My life has additionally changed a lot as I’ve broken free from conservative Christian life in personal ways. I’ve wanted to shave half my head and have the other side long for years. I began dying my hair red a few years ago (first act of freedom). I asked a colleague in my university department if he thought I’d get in trouble he gave me a weird look. I realize just how bizarre my background is to most people. Of course, in my profession no one cares what I do with my hair. I went for it, and I love the style. I get compliments all the time.
I’ve worried too much about what conservative Christian culture has thought. I worried after college what the church thought when I knew I didn’t fit into the mother and wives club at our old church. I was different and it depressed me. Instead of seeing that perhaps I need to accept who I am and not look at others (which I’m still working on). I cared too much. I had those voices from high school still in my head “Your skirt is too short.” “You don’t measure up.” “You’re not smart enough” and my entire life I’ve been trying to prove them wrong. I’m nor my family is going to be chained down by conservative Christian society’s legalistic standards anymore.
3 thoughts on “No Chains”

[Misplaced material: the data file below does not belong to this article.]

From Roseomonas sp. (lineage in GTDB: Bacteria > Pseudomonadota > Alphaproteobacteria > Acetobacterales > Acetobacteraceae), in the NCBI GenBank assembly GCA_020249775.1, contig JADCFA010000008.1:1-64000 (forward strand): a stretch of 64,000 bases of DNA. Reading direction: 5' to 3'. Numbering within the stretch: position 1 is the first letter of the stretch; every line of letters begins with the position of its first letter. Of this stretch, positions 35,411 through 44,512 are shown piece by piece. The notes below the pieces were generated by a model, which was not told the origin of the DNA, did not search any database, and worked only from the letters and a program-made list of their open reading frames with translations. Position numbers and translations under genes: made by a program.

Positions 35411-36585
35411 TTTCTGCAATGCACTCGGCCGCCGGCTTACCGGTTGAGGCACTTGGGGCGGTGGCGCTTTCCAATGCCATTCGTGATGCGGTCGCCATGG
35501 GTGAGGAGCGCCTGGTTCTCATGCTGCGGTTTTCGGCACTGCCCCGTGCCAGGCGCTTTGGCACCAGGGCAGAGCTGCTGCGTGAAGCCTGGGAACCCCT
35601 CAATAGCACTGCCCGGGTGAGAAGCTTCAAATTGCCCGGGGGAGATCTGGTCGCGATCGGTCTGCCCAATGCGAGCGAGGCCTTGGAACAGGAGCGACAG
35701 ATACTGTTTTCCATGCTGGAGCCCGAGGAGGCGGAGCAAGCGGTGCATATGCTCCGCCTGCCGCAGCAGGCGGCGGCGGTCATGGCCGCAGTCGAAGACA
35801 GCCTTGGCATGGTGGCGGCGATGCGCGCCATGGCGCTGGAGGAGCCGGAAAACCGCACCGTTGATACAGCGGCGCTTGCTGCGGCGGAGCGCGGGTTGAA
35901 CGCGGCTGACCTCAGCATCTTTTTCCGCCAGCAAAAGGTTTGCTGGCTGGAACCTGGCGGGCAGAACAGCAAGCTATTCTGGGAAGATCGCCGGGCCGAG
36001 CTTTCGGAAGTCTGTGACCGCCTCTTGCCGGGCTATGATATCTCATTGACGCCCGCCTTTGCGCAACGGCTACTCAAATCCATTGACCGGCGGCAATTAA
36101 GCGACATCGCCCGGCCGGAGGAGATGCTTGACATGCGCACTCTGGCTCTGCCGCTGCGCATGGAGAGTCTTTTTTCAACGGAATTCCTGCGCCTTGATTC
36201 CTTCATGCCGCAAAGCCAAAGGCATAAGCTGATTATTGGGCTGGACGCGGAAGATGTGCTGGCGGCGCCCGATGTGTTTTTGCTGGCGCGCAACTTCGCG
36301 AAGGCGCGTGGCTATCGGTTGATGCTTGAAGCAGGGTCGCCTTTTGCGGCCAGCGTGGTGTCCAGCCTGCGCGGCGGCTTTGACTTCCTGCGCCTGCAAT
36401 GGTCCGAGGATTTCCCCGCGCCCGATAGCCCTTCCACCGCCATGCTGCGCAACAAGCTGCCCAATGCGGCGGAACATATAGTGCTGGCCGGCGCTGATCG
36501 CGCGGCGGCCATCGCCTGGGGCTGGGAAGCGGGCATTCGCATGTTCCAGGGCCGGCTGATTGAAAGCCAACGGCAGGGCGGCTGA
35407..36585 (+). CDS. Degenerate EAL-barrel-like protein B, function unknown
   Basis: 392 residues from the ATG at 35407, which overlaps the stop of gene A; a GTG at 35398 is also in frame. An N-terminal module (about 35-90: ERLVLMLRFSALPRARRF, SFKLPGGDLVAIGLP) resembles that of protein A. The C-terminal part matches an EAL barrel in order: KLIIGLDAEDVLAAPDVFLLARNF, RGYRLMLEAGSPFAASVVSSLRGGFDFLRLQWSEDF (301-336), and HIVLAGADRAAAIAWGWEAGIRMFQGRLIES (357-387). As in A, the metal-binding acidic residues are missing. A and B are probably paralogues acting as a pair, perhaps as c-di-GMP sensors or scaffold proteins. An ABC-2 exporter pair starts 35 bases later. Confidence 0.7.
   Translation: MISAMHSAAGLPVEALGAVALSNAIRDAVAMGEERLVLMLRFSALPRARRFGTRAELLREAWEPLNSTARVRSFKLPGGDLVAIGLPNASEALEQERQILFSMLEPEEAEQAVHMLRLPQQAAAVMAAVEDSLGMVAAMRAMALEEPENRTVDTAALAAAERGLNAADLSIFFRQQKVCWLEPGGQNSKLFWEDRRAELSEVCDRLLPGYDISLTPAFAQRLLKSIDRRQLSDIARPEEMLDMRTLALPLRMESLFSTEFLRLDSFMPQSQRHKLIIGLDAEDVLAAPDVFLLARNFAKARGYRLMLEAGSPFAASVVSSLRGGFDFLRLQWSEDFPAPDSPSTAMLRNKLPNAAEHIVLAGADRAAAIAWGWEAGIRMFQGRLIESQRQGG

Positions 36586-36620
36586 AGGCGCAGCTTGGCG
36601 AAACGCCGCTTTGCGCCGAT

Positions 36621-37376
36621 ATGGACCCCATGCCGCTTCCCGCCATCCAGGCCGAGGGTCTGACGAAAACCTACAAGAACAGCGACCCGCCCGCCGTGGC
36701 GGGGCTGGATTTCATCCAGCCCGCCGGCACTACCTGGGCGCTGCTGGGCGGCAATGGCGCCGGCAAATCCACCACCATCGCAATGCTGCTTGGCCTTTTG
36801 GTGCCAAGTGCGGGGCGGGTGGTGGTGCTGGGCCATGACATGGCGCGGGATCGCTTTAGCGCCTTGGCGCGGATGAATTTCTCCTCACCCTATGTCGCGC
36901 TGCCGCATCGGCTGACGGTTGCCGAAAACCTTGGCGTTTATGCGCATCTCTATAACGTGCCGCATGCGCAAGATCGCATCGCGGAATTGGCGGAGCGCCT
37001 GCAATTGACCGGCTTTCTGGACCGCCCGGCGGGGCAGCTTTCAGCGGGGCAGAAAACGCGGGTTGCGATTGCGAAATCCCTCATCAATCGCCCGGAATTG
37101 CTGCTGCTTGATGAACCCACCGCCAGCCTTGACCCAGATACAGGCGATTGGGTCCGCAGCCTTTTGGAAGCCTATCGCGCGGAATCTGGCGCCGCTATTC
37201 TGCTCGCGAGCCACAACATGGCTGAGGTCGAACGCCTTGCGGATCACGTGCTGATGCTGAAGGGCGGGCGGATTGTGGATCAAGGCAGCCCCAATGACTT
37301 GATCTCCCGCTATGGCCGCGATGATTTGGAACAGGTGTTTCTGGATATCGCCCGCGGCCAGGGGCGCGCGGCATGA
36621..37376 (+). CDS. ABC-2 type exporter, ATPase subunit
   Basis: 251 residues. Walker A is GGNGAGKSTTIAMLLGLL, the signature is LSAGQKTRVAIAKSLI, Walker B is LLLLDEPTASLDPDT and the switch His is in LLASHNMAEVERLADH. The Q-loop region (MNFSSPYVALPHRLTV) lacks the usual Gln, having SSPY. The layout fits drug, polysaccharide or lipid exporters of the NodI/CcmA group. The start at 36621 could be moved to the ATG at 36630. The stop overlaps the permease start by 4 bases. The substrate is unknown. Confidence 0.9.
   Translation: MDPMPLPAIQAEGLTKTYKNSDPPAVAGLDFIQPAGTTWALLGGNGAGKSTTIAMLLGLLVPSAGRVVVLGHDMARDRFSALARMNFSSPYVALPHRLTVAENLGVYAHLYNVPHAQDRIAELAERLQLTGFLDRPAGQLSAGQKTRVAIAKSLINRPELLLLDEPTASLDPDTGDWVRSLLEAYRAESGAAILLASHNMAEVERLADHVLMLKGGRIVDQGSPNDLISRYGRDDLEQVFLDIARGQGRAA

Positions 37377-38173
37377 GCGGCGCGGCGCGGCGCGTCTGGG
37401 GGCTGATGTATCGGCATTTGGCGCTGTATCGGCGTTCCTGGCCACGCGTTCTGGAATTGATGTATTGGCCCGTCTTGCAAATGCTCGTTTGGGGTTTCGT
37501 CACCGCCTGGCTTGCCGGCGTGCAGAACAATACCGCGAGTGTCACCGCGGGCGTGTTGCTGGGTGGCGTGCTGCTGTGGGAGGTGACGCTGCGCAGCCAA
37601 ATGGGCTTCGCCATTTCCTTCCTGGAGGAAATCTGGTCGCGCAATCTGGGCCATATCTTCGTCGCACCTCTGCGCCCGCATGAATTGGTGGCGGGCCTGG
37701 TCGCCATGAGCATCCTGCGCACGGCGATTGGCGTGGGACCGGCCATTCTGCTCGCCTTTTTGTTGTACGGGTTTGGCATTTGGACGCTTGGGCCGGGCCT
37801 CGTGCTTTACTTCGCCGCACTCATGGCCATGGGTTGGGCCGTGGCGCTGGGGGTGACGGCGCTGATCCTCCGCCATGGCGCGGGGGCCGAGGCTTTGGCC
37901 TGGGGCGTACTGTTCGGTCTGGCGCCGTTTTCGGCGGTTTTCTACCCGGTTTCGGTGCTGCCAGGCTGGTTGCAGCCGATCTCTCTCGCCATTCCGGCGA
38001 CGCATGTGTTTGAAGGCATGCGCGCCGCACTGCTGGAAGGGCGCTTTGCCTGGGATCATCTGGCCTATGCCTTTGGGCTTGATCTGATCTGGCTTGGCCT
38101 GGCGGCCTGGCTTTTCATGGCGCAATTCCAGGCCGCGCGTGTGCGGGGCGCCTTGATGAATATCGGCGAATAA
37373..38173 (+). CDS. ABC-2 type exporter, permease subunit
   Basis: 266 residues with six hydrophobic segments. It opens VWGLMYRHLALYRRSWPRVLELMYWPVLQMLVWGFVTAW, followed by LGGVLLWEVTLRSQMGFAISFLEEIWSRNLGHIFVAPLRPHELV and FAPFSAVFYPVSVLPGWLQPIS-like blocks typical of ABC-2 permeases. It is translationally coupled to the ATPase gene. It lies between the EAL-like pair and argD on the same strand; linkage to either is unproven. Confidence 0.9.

Christy, I commend you for your courage, faith and life choices. I had a different perspective in inner city schools but was still scarred by much of what you write about in our home Church. Unfortunately, it took me turning my back on God for a short time before I could come back around full circle and realize that there is power in thinking for one’s self and more than an uber-conservative approach to life. My husband has been scarred by the Catholic church in a similar way and struggles with making a decision to follow Jesus and be “labeled” (partially because he probably has to struggle against other labels as a black man).
Christy you have always been precious to me. Your comments are thought provoking. I love your struggle because you are seeking the truth.
When I was in my twenties, I found a church called Free Methodist that had a more open, principled-based doctrine than I was used to hearing. Granted, not every person who claimed to be Free Methodist was open minded, but I felt a true freedom in this doctrine that was coming out of the general church denomination.
Your struggle between legalism and grace was felt right off in the early church. We have freedom in Christ only through grace. Wow! Yet we are to be righteous. Jesus says, “If you love me you will keep my commandments.” Yet righteousness is through Christ.
Romans does a good job of going through this struggle. We are free in Christ yet we should respect our weaker brothers and sisters who need to be more legalistic to keep their faith.
Some of what we see as unchristian is truly part of our culture. We all have cultural expectations whether we recognize them or not. It makes life simpler and more difficult at the same time. The question is whether it is sin or just against cultural norms. The Bible is clear about what is sin and sin goes beyond culture.
As far as children are concerned, they are like our weaker brothers and sisters. They do not understand abstractly and are very black and white. It is important to role model well to them even if I have the freedom to do more than what I am doing because it can bring confusion.
You sound awesome. Well done.